Liberals love to explain Donald Trump to liberals.
Thomas Frank in The Guardian. Ezra Klein in a dozen articles and videos at Vox. Matthew MacWilliams in Politico. The big data crunchers at FiveThirtyEight, and just about every columnist for The New York Times. Non-liberals, too, have gotten into the game, like David Frum in The Atlantic and Ross Douthat in the Times.
It’s easy to understand the consternation. Not only has Trump seemingly come out of nowhere (he hasn’t), he is, as Ezra Klein has informed us in detail, a vindictive, sexist, narcissistic, gullible, defensive, bigoted, lazy, incompetent, lying conspiracy theorist and bully who admires authoritarians, surrounds himself with sycophants, and incites violence among his supporters.
And that’s just in one piece.
Besides, we all know his “plans” won’t work. You can’t deport 11 million people without concentration camps and a massive police state. You can’t desert our allies in Europe and the Middle East without risking global destabilization. You can’t bring back protectionism without wrecking the economy. And you can’t make America white again without turning back time.
So how is it that 40 percent of Americans support him? It’s like that old Saturday Night Live sketch, when Jon Lovitz’s Michael Dukakis said of George Bush, “I can’t believe I’m losing to this guy.”
Unfortunately, when it comes to explanations, the professionals can’t quite agree on any.
Maybe it’s the economy. Thomas Frank reminds us blue-collar workers (his term) are sincerely concerned about the harms caused by free trade. There are even some pundits who point out that, gosh, these under-educated white men may even be right about the economic effects of immigration and globalization, even if Trump’s policies would make them worse.
Or maybe it’s about race. Republican David Frum says it’s about the new white male minority living in a world in which everything is broken. Philip Klinkner at Vox says that the best predictor of someone being a Trump supporter is if they believe Obama is a Muslim. Various writers in the Times suggest that his supporters are “sick and tired of tolerance.” This astonishingly articulate video by Princeton professor Nell Irvin Painter makes the convincing case that the white supremacist Trump is a backlash to the nation’s first black president.
This, too, has its basis in fact: hegemonic Christianity is in decline, multiculturalism is real, terrorism is awful, and even though Trump’s policies won’t change those phenomena, at least he yells about them.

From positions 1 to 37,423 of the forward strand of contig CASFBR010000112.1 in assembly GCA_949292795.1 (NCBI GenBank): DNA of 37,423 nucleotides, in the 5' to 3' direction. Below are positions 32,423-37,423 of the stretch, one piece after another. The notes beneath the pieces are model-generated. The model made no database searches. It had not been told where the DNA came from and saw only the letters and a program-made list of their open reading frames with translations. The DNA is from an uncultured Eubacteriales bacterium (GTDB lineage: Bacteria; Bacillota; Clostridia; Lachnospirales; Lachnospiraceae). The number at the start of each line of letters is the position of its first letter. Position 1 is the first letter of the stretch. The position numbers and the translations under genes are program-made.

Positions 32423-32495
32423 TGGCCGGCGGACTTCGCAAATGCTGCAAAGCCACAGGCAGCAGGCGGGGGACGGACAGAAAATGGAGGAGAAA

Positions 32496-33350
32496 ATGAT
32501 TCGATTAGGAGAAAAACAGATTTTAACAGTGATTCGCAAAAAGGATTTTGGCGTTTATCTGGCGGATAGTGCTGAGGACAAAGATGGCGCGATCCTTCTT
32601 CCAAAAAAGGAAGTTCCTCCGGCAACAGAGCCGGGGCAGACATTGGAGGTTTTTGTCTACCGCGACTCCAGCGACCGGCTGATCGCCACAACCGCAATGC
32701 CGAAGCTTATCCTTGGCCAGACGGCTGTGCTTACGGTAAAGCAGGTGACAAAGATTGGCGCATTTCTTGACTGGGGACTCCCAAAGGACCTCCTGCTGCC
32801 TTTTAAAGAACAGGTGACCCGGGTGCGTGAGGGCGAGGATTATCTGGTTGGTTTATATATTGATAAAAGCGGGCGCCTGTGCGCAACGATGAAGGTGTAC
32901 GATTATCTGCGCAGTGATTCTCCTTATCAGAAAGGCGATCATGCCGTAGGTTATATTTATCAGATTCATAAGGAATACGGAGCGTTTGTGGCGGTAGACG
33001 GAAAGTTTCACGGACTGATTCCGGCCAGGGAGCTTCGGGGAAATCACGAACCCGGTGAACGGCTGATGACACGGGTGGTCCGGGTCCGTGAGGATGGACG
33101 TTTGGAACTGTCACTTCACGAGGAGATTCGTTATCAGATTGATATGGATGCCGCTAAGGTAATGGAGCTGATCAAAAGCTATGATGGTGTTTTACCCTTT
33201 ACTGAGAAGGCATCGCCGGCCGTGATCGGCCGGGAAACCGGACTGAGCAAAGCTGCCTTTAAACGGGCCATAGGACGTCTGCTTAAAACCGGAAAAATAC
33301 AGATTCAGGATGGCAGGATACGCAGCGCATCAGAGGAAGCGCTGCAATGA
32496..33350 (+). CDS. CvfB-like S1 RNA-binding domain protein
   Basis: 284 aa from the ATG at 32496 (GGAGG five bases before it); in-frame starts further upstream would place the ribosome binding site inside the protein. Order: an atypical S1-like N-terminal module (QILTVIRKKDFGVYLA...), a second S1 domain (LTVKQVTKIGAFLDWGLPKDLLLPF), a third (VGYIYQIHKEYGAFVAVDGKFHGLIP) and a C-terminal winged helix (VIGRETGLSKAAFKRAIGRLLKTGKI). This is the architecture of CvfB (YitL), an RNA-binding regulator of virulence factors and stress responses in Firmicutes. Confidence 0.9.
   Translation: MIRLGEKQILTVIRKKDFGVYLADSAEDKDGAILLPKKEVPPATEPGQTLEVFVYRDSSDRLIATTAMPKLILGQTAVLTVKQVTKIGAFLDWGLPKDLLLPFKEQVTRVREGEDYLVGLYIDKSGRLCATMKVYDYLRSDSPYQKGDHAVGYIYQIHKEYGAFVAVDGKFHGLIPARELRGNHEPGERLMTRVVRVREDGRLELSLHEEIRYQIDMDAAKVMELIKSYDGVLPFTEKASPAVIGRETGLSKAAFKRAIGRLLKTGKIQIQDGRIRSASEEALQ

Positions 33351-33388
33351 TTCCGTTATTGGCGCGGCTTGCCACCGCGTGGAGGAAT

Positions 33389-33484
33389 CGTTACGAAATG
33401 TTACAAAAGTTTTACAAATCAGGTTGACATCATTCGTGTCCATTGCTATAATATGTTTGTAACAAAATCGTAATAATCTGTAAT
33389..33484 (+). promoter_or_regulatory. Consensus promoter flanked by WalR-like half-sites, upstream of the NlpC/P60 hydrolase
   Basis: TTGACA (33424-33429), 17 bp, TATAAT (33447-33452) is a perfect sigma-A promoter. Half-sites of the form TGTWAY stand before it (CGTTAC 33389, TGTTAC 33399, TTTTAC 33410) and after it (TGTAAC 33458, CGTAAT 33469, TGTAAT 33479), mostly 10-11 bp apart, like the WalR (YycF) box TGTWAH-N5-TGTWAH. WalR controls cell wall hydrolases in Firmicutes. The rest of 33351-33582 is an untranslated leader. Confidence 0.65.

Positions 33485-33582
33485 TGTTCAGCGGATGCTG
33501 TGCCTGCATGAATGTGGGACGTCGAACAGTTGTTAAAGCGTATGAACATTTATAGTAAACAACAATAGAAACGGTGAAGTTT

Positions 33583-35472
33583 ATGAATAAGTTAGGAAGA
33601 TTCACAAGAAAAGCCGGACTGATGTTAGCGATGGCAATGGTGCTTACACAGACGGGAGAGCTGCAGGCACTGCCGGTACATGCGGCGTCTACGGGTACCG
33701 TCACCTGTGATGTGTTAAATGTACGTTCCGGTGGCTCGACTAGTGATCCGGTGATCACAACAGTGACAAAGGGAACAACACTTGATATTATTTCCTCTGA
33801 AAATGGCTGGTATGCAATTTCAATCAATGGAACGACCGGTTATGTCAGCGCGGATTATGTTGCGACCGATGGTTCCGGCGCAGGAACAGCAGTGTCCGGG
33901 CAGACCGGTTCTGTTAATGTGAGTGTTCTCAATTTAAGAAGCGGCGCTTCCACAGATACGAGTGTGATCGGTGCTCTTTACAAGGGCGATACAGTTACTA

Maybe it’s a psychological thing. Maybe Trump supporters have innately authoritarian personalities. Jonathan Haidt thinks so, and he gave a great TED Talk. So does a bevy of political scientists. So do the results of some provocative studies aligning Trump support with parenting style. That’s an appealing explanation, particularly since it reaffirms the sense that people like me are smarter than other people. Admittedly, I’ve offered this explanation myself.
Then again, they could just be dumb, products of a starved educational system, or worse, home-schooling.
Maybe we’ve seen this all before. Trump is just the latest populist to capture America’s anti-intellectual, anti-elitist imagination. Ross Perot with weirder hair, Pat Buchanan with a bank account, Bernie Sanders with worse politics. Richard Hofstadter wrote about this in 1963. Spiro Agnew (helped by William Safire and Pat Buchanan) condemned the “effete corps of impudent snobs who characterize themselves as intellectuals” in 1968.
Perhaps Trump, Brexit, and the rise of the alt-right in Europe are part of some cyclical shift in the zeitgeist. Cross of Gold, anyone? Andrew Jackson?
I can sympathize with my colleagues’ profusion of punditry. I thought of writing a “Why People Support Trump” column myself, but it seemed like all the good ideas were taken. And if there’s one thing you can’t do in my business, it’s agree with someone else.
And really, what good is a column that says that everybody is partially right? That the Trump base is a messy amalgam of disaffected whites who are angry about their declining situation, all-too-typically blaming the “Other” for their problems, and open to a strong leader who at least yells and cusses like they do?
Oh, and yeah, with daddy issues, too.
Worst of all for pundits, the boring truth is partly that Trump became the Republican nominee because the GOP couldn’t unite between any of its mainstream candidates, and so a candidate of 35-40 percent of the party became the last man standing. And in the general election, he’s up against one of the least popular politicians in America.
We’ve made the Trump phenomenon into a gut check of the American soul, but only around 12 percent of Americans agree with most of his core message—the same percentage that has voted for nativist populists in other countries, and ours, for generations. (By comparison, twice that percentage believes the world is about to end.) This one just happened to be a reality television star in a weak field.
This is not to say that the Trump candidacy isn’t important, terrifying, fascinating, and historic in nature. It is all of the above. It reflects very real racial and economic anxieties among a significant chunk of the American populace, tensions that go back to the Founding but which are exacerbated by a perfect storm of trends.
But the chattering class’s rush to “explain” Donald Trump to itself says more about us than about him. In fact, we are every bit as afraid as Trump’s white, working class base—and we, like they, have good reason to be. And while they seek solace in a tough-talking leader who pisses off the intelligentsia, we seek comfort in the intelligentsia—even if they contradict themselves as often as The Donald.